05 Dec 2017

Headless Raspberry Pi and the Mac: Basics

I only occasionally work with a Raspberry Pi, which means I keep forgetting and having to rediscovery some pretty basic tasks.

This post is my crib sheet for working with a headless Pi…

OS Install (SD Card set up)

Download the latest Raspbian (e.g., 2017-09-07-raspbian-stretch) and unzip it to expose the .img file.

Insert the SD card and find the device name:

mac$ diskutil list

For example, you’ll probably see something like:

/dev/disk2 (external, physical):
   #:                       TYPE NAME          SIZE       IDENTIFIER
   0:     FDisk_partition_scheme              *15.9 GB    disk2
   1:             Windows_FAT_16 RECOVERY      1.5 GB     disk2s1
   2:                      Linux               33.6 MB    disk2s5

So: the SD card is /dev/disk2. Install the OS…

mac$ sudo dd bs=1m if=/path/to/2017-09-07-raspbian-stretch.img of=/dev/disk2

This takes about 30 minutes.

Prepare for First Boot

We want to:

  1. Enable SSH
  2. Configure WiFi (e.g., for Pi Zero W 1.1)
  3. Possibly modify cmdline.txt boot configuration
  4. Eject the SD card

Enable SSH

Add an empty file called ssh on the SD card to enable SSH on boot. The boot partition will be mounted in MacOS as /Volumes/boot, so:

mac$ touch /Volumes/boot/ssh

Configure WiFi

The WiFi configuration is set up by creating a wpa_supplicant.conf file on the boot partition. Note: this file is automatically moved elsewhere on boot, and so will vanish from the boot partition.

The file should be something like:

ctrl_interface=DIR=/var/run/wpa_supplicant GROUP=netdev

    ssid="Your Network SID"
    psk="Your Wifi Password"

Configure cmdline

I’m not sure if this is needed or not anymore.

Modify /Volumes/boot/cmdline.txt to read:

dwc_otg.lpm_enable=0 console=serial0,115200 console=tty1 root=PARTUUID=e17410f1-02 rootfstype=ext4 elevator=deadline fsck.repair=yes rootwait modules-load=dwc2,g_ether quiet splash plymouth.ignore-serial-consoles

Eject the SD card

mac$ diskutil unmountDisk /dev/disk2

First Boot

Put the SD card into the Pi and power it up.

Connect via Wifi

mac$ ssh pi@raspberrypi.home

Connect via USB

Check you plug the cable into the USB socket, and not the one marked for power.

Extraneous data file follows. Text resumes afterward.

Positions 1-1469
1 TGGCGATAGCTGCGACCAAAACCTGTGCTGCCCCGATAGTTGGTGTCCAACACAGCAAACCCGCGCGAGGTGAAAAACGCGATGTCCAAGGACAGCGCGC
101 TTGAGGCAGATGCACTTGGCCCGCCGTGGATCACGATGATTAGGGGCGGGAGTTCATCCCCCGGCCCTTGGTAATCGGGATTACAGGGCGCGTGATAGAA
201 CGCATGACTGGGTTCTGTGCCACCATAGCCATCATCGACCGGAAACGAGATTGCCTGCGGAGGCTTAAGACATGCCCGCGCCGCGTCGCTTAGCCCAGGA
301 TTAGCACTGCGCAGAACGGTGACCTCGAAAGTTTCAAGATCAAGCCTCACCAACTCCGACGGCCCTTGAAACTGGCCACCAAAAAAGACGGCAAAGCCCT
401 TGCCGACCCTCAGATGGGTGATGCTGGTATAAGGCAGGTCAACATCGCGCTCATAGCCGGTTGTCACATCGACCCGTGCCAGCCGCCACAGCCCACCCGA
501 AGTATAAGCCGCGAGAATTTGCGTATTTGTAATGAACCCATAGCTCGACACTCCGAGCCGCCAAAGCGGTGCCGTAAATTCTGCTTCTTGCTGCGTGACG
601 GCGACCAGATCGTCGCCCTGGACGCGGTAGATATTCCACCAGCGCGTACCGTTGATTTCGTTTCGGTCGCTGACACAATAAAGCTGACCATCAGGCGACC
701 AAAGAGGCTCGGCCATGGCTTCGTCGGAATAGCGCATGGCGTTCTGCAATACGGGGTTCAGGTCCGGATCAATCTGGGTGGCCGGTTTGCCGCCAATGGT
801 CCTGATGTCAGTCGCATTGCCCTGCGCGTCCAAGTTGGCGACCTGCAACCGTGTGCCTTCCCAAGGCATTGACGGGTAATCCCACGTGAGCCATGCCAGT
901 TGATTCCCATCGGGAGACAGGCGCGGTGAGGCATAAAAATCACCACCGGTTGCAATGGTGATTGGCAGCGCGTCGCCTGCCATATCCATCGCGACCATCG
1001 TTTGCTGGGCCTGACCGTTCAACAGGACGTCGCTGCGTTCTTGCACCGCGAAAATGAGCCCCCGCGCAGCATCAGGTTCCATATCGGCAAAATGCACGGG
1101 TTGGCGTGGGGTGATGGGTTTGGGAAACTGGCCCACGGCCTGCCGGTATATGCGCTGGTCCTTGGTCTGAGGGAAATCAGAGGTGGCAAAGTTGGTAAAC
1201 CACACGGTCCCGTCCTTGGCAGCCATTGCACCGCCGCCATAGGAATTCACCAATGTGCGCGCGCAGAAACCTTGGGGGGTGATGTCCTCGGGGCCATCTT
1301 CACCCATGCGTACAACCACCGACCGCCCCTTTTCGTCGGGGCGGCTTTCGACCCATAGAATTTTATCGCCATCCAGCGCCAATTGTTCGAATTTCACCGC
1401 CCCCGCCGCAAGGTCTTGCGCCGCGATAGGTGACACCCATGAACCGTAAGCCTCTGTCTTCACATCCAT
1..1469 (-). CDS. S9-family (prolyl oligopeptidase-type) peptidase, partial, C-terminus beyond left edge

The USB connection also provides power, so you don’t need both plugged in.

For SSH connection you need an OTG USB cable: other kinds of USB cable just won’t work.

mac$ ssh pi@raspberrypi.local

To access the internet from the Pi over SSH: On Mac, in system settings, sharing, enable internet sharing with RNDIS/Ethernet Gadget.

Without an internet connection the Pi will not keep accurate time, unless you also add a RTC.


Locating the Pi on the network

nmap is great but you have to install it from source on the mac. Use it like this:

mac$ ~/Developer/third-party/nmap/nmap-7.60/nmap -sn

…assuming you installed in in ~/Developer.

Or use apr -a instead.

After boot

  1. Change the password.
  2. scp a new ssh key across.
  3. Run sudo raspi-config to enable ssh, camera, VNC, or whatever you need.

SSH key

The instructions for this are on the raspberrypi.org.

Running VNC

Install the viewer on the Mac.

Accessing the Pi Filesystem

It’s sometimes convenient to take the SD card, plug it into the Mac, and noodle around the ext3 filesystem (e.g., to look at logs).

MacOS doesn’t support ext3 out of the box. Buy Paragon ExtFS: it works really well.


pi$ sudo apt-get update
pi$ sudo apt-get upgrade


To enable access to the camera via /dev/video0, run:

pi$ sudo modprobe bcm2835-v4l2

This is needed for some software packages (e.g., motion and maybe timolo).

To view the camera real-time over VNC, you need to enable hardware capture.

As per the instructions from Real VNC:

pi$ sudo vi root/.vnc/config.d/vncserver-x11

…and add:


And restart:

pi$ sudo systemctl restart vncserver-x11-serviced